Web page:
Major Apple iPhone vulnerability exposed: allows hackers to take over the device remotely without touching the phone

IT Home, December 2 News Today, Google’s Project Zero security researcher Ian Beer (Ian Beer) revealed that before May, Apple’s iPhone and other iOS devices had an incredible vulnerability that could allow attackers to remotely reboot and Full control of the device from a distance, including reading emails and other information, downloading photos, and possibly even monitoring and monitoring users through the iPhone’s microphone and camera.

How is such a thing possible? According to Beer, this is because today’s iPhone, iPad, Mac and Watch use a protocol called Apple Wireless Direct Link (AWDL) for AirDrop (so you can easily transfer photos and files to other iOS On the device) and Sidecar (to quickly turn the iPad into a secondary screen) and other functions create a mesh network. Not only did Beer figure out a way to use it, he also found a way to force AWDL to be turned on, even if it had not been turned on before.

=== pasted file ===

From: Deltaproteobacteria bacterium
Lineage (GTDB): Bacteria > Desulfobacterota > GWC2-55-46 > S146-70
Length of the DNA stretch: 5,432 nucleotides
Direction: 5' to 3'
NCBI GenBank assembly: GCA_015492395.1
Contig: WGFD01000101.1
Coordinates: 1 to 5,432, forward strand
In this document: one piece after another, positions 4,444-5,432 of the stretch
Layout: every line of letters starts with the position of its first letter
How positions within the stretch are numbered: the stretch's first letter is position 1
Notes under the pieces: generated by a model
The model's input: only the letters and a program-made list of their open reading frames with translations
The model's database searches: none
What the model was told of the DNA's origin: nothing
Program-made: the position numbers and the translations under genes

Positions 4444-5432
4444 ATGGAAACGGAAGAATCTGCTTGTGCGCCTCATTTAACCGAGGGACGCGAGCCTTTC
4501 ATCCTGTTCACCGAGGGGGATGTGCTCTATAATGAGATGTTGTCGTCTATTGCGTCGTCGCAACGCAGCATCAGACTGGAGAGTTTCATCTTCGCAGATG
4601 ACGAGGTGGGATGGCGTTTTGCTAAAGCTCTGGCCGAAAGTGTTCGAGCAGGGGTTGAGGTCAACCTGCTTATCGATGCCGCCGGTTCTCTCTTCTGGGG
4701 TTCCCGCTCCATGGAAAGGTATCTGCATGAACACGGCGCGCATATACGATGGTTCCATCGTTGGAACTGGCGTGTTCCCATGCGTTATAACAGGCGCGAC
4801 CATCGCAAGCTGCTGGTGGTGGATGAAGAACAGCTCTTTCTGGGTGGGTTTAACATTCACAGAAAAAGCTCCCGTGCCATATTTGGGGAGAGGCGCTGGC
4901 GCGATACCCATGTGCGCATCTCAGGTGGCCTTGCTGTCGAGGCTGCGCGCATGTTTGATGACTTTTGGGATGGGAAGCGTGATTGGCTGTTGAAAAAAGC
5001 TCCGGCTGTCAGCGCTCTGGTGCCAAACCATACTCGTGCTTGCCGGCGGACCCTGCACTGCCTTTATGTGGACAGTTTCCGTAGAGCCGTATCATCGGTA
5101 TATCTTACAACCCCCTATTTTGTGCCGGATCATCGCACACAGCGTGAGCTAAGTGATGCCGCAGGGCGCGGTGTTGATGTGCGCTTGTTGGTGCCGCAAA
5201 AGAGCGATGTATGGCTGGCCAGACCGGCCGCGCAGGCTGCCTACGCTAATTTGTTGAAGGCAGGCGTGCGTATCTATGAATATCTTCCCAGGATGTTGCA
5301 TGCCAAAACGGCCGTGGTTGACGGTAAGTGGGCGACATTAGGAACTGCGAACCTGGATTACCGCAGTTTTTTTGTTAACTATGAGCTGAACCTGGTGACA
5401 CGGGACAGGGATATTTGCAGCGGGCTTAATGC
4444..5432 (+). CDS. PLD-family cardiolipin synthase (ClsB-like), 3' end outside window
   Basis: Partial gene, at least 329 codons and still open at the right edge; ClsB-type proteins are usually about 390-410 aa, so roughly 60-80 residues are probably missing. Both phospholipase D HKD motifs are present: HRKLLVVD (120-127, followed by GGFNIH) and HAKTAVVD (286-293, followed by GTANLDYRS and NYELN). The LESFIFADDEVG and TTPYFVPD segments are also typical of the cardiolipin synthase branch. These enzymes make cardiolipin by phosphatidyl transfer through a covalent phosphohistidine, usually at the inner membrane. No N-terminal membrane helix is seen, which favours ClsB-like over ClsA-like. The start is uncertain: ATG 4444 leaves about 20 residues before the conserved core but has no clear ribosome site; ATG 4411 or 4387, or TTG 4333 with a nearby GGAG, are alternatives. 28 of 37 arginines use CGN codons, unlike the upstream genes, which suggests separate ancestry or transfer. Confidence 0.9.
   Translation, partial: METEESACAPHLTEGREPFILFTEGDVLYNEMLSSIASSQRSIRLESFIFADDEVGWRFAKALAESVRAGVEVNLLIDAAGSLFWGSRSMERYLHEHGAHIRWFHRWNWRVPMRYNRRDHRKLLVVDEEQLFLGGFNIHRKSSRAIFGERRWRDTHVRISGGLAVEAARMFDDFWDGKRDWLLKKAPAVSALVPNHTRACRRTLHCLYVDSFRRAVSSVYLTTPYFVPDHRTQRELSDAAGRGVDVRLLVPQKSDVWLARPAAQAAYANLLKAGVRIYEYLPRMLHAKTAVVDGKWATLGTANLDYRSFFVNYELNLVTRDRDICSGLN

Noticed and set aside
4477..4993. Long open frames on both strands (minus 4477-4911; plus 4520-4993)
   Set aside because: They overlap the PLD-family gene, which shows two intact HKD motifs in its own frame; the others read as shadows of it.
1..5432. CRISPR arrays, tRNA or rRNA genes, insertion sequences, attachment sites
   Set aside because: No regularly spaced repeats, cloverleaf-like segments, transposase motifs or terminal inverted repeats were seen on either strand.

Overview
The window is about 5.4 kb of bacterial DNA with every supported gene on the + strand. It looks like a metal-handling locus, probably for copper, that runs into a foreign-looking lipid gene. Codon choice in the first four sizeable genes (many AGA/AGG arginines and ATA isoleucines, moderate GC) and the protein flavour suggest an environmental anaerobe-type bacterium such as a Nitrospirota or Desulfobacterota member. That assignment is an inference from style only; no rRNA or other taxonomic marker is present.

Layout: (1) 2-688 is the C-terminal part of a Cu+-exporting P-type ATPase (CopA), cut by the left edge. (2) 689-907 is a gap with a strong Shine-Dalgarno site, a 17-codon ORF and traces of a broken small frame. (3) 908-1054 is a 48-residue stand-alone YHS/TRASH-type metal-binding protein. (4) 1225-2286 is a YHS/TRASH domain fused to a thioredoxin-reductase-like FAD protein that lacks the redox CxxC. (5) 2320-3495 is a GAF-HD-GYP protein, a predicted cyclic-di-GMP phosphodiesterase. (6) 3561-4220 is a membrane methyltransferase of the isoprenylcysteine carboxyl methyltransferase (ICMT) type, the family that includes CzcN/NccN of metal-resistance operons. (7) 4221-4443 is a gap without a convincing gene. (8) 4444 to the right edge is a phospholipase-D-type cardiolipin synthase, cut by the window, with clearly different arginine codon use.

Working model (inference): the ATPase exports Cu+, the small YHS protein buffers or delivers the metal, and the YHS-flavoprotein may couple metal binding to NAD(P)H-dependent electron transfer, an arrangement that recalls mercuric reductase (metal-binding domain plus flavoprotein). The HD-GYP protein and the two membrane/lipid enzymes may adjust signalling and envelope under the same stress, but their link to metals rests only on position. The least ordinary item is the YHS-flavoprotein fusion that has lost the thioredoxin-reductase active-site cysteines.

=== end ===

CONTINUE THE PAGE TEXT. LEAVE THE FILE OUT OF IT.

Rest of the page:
Although Beer said that he "has no evidence that these problems have been exploited by hackers," and admitted that it took him a full six months to find, verify, and demonstrate the vulnerability, he advised us not to underestimate the existence of such hackers. It should be pointed out that Apple has patched this vulnerability in May.

Apple did not immediately respond to a request for comment, but IT Home learned that the company did mention Beer when describing related vulnerabilities in several change logs of its May 2020 security update.